EXPLAINER: Why is Europe reluctant to ban Russian energy?

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Shocking images of the Ukrainian town of Bucha and Russian war crimes accusations are pushing for more sanctions against Moscow. A key potential target: Russian oil and natural gas, and the $850 million that European importers pay every day for these supplies.

But it’s not that easy, given Europe’s dependence on Russian energy.

Western sanctions so far have targeted Russian banks and companies, but spared oil and gas payments – a US concession to keep European allies on board and present a united front.

Here are the key facts about Europe’s energy imports from Russia and whether a boycott is possible:

WHICH OFFER IS IN PLAY?

Europe gets 40% of its natural gas from Russia, which is used to heat homes, generate electricity and supply industry with both power and a key raw material for products such as fertilizer.

For petroleum, it’s about 25%, most of which goes to gasoline and diesel for vehicles. Russia supplies around 14% of diesel, S&P Global analysts say, and a cut could send prices already high for fuel for trucks and tractors through the roof.

WHY CAN’T EUROPE CUT RUSSIAN ENERGY LIKE THE US HAS DONE?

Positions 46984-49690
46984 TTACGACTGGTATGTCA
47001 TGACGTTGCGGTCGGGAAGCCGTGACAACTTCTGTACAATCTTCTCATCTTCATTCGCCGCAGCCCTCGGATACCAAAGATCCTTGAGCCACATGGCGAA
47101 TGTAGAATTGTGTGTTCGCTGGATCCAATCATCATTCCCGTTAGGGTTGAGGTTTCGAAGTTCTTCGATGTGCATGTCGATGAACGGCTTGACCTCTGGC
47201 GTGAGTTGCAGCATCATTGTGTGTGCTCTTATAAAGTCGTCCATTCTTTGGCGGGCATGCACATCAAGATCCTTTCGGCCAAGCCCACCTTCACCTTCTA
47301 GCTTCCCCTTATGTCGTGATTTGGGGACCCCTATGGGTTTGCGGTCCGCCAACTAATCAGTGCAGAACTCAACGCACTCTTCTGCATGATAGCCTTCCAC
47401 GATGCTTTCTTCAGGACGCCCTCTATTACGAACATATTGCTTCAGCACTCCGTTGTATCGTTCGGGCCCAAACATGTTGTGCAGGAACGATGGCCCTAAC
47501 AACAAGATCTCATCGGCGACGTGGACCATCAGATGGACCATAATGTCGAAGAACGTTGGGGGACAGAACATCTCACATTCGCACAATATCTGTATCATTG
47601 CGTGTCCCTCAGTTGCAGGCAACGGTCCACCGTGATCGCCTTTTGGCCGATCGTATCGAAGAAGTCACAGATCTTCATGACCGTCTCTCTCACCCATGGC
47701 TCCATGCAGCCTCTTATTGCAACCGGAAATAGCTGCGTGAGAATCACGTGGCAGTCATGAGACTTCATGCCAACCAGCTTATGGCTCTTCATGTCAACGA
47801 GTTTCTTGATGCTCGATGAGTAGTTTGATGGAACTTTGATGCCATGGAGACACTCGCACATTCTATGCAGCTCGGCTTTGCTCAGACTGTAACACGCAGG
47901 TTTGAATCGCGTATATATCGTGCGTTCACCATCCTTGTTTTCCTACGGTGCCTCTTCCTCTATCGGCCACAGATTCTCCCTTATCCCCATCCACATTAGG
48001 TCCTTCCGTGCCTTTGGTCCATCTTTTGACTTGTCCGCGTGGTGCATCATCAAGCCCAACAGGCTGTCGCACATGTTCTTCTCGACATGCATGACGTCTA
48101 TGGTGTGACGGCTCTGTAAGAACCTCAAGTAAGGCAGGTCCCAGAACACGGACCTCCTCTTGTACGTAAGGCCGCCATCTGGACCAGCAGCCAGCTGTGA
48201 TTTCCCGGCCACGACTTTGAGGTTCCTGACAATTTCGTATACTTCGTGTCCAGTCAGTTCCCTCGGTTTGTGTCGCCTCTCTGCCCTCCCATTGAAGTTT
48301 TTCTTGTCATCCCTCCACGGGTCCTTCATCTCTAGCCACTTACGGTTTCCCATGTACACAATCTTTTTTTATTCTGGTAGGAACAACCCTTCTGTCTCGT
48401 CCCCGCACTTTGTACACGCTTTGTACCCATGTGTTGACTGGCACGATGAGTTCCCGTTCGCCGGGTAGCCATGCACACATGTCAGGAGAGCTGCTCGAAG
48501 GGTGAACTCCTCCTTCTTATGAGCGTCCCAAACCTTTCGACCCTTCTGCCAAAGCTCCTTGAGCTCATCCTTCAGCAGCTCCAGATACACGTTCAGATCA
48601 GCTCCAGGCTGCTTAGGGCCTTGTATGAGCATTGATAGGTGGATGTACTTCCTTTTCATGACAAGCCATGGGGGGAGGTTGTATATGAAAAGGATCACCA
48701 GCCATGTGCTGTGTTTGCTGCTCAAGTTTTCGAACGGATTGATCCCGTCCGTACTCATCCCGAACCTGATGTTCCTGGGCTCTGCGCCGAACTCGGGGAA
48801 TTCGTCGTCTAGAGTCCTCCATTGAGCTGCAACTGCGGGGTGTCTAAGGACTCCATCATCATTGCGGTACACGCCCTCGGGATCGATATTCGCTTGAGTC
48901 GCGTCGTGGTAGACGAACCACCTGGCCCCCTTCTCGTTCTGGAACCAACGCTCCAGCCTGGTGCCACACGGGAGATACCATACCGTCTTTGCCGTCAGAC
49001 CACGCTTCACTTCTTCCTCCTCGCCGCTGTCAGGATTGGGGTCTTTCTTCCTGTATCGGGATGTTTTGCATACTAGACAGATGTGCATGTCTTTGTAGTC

The United States has imported little oil and no natural gas from Russia because it has become a major oil and gas producer and exporter through hydraulic fracturing. Europe had some oil and gas deposits, but production declined, leaving the 27 EU countries dependent on imports to fuel its advanced industrial economy.

Of the 155 billion cubic meters of gas that Europe imports from Russia each year, 140 billion passes through gas pipelines crossing Ukraine, Poland and under the Baltic Sea. Europe is scrambling to secure additional supplies by ship in the form of liquefied natural gas, or LNG, but that still cannot fully offset the loss of Russian gas by pipeline.

LNG is also much more expensive and suppliers are exhausted. And while some European countries are well connected to LNG terminals, such as Spain, and new projects are underway or soon to open in places like Greece and Poland, there is no infrastructure to getting these supplies to high demand locations. dependent on gas, from Germany to Eastern European countries. Building new LNG import terminals and pipelines to connect gas to the places that need it most can take years.